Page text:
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About The farmers' alliance. (Lincoln, Nebraska) 1889-1892 | View Entire Issue (March 15, 1890)
THE FAKMJ4KS' ALLIANCE: LINCOLN, NEB. , SATURDAY, MAK. 15, 1890.
national farmers alliance.
President. H. L. Loucks, Dakota.
Vice-President. John H. Powers. Nebraska.
Secretary, August Post, Moulton, Iowa.
Treasurer, J. J. Furlong, Minnesota.
Lecturer, N. B. Ashby, lies Moines, Iowa.
NEBRASKA STATE ALLIANCE.
President, John II. Powers, Cornell.
Vice President, Valentine Horn, Aurora.
Secretary-Treasurer, J. M. Thompson, Lincoln.
Lecturer, W. F. Wright, Johnson county.
Asst. lecturer, Logan Mclteynolds, Fairfield.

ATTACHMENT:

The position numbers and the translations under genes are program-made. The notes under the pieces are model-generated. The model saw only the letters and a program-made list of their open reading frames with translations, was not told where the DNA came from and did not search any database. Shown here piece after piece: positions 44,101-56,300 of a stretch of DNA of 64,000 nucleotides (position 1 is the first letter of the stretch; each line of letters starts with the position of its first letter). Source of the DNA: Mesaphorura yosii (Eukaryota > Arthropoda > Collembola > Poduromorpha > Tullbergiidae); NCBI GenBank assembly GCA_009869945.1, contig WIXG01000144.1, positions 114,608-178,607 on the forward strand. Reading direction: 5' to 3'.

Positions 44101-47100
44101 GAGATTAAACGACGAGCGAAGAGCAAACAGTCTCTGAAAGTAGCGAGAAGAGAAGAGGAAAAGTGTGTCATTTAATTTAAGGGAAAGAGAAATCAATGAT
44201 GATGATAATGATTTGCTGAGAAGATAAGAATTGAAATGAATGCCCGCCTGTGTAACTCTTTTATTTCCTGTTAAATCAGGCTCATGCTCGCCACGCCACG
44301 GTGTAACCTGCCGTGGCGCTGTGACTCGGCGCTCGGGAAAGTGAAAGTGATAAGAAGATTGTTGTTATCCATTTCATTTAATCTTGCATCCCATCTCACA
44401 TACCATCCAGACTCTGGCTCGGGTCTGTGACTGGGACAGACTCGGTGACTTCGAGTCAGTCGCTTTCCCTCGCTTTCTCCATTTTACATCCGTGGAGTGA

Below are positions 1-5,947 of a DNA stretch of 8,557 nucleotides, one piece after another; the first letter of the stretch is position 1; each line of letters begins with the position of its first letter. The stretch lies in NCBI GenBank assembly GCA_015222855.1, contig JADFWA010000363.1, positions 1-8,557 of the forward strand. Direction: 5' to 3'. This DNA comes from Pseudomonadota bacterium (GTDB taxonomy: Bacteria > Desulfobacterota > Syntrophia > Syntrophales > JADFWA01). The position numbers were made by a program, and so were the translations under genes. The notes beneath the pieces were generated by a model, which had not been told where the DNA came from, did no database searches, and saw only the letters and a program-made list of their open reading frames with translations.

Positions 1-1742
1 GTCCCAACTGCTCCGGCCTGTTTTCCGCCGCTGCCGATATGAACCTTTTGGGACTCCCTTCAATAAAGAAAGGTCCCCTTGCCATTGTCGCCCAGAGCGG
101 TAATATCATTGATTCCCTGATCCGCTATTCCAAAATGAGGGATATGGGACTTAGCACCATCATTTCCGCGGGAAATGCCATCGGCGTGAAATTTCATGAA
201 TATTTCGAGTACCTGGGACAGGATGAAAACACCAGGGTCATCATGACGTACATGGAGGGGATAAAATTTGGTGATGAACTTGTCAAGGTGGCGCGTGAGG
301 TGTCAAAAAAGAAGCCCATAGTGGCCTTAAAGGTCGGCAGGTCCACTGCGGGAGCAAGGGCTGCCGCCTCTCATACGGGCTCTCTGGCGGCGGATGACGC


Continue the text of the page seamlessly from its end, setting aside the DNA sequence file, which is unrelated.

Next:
Chaplain, Rev. J. S. Edwards, Wahoo.
Boor keeper, D. W. Barr, Clay county.
Asst. door keeper, James Underbill, Syracuse.
Seargeant-at-arms, J. Billingsly, Shefton.
J, Borrows, chairman; B. F. Allen, Wabash;
J. W. Williams. Fllley; Albert Dickerson,
Litchfield; Frank II. Young, Custer.
Post Office at Lincoln, Neb., June 18, 1889.
I hereby certify thatl'HE Alliance, a week
ly newspaper published at this place, has been
determined by the Third Assistant Post Mas
ter General to be a publication entitled to
admission in the mails at the pound rate of
postage, and entry of it as such Is accordingly
made upon the books of this office. Valid
while the character 'of the publication re
mains unchanged. Albert Watkins,
THE VOICE OF THE PEOPLE.
Bro. McDannel Sizes the Matter up About
Bromfield, Neb., March 6,. 1890.
Er. Alliance: Our Lodge, No. 531,
has been, organized a year, and its
membership is still increasing. It is a
hard pull against the stream, but the